Barrister Charles Waterstreet has withdrawn from the ABC's Q&A special on the #MeToo movement, after the New South Wales Bar Association expressed concerns about his appearance.
NSW Bar Association President Arthur Moses SC wrote to Mr Waterstreet informing him it was not "appropriate" for him to appear on television discussing the issue.
Mr Waterstreet, 67, was last year the subject of sexual harassment allegations levelled by law student Tina Ni Huang.
He has since launched defamation proceedings against Ms Huang.
In a statement, the NSW Bar Association said it was Mr Moses' "firm view that it was neither appropriate or prudent" for Mr Waterstreet to appear on the show.
The panel is to include Catharine Lumby, a professor of media at Macquarie University, The Australian columnist Janet Albrechtsen, employment lawyer Josh Bornstein, and The Preatures lead singer Isabella Manfredi.
In a statement, the ABC said: "Barrister Charles Waterstreet has had to withdraw because of concerns about his appearance expressed to him by the NSW Bar Association. It is disappointing Mr Waterstreet will not be able to contribute to the perspectives canvassed in tonight's discussion."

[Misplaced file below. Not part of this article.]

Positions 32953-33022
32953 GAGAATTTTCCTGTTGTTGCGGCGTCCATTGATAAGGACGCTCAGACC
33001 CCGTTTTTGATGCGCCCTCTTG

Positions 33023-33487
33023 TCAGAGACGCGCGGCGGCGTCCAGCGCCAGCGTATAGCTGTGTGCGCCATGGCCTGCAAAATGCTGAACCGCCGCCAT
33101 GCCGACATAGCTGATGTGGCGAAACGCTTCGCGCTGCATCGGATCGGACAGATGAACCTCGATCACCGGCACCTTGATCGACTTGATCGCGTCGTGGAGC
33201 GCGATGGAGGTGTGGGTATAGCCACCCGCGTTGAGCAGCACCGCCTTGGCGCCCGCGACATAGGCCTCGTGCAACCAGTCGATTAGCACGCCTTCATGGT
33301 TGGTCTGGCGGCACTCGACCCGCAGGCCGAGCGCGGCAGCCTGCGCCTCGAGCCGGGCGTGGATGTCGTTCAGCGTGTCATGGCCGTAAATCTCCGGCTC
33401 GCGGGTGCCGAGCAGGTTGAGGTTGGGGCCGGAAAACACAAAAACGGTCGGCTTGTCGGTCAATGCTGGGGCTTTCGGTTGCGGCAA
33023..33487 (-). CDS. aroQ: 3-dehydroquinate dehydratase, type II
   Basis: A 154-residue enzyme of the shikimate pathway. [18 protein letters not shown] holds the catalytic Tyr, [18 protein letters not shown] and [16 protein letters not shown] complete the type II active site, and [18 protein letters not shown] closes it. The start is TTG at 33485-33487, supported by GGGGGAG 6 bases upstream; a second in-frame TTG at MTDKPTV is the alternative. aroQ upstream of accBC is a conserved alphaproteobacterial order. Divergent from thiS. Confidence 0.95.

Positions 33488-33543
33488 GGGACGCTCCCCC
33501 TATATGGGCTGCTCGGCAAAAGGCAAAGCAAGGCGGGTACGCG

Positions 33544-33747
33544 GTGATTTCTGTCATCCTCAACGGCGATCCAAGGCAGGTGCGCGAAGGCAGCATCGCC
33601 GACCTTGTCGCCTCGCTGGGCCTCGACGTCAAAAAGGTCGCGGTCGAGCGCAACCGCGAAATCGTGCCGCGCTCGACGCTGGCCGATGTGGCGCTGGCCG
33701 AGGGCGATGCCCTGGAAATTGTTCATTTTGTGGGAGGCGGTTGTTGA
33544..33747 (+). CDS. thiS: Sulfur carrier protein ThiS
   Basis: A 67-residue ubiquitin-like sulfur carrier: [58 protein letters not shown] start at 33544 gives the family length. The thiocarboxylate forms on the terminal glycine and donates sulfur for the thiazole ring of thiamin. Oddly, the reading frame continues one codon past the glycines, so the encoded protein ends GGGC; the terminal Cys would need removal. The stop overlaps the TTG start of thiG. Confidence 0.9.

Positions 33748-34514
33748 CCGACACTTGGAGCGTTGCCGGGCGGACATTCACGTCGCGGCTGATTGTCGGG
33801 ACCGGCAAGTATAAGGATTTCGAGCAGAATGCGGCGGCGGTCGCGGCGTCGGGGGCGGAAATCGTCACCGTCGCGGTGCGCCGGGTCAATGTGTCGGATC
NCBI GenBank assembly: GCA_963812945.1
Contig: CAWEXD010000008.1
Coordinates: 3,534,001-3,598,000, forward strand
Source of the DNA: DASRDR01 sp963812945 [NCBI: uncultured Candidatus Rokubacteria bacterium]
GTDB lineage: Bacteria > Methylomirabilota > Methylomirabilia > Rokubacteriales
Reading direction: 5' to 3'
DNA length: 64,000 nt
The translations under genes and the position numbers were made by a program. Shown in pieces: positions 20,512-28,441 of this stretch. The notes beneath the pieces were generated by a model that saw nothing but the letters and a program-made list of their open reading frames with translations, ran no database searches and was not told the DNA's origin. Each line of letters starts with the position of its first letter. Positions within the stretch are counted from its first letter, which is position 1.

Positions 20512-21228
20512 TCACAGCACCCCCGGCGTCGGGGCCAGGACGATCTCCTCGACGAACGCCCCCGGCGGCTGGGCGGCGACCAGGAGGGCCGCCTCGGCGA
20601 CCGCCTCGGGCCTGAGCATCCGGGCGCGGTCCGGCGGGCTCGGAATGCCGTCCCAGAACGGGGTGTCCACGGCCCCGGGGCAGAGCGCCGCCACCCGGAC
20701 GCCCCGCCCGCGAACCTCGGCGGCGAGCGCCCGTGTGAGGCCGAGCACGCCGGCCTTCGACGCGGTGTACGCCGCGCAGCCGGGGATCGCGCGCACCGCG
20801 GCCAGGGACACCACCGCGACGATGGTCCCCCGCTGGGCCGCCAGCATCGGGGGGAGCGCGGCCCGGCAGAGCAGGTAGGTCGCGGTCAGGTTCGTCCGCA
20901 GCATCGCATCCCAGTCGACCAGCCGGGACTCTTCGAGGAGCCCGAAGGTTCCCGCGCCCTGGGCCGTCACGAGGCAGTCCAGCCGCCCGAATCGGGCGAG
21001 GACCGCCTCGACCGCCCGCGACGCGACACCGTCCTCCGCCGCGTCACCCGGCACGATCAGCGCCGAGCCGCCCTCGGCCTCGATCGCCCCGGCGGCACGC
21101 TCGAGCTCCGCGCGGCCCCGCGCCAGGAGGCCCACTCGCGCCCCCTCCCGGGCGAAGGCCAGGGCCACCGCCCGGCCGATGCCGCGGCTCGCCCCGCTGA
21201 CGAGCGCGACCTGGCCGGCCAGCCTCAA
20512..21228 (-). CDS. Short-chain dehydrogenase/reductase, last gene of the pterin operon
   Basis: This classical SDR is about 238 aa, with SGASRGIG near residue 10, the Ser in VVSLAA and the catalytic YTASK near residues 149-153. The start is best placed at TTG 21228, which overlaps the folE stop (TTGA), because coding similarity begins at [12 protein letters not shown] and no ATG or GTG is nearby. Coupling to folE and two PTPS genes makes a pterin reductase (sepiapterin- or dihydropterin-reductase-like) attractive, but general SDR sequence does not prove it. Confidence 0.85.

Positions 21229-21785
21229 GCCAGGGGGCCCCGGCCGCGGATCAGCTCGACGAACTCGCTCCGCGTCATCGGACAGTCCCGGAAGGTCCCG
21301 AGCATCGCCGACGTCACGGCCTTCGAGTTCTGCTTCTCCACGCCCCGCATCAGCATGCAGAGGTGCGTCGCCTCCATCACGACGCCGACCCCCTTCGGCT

Mr Waterstreet has towered over the Harbour City's legal fraternity for decades and claims to be the inspiration of the ABC TV series Rake.
Ms Huang, a law student at Sydney University, signed a sworn statement alleging Mr Waterstreet showed her sexually explicit material on his mobile phone during an August interview for a paralegal position.
She also alleged Mr Waterstreet told her during the interview that he liked to go to sex parties and asked if she "loved threesomes".
Mr Waterstreet has previously denied any wrongdoing. He has been contacted for comment.
Topics: law-crime-and-justice, judges-and-legal-profession, arts-and-entertainment, television, information-and-communication, broadcasting, television-broadcasting, community-and-society, sydney-2000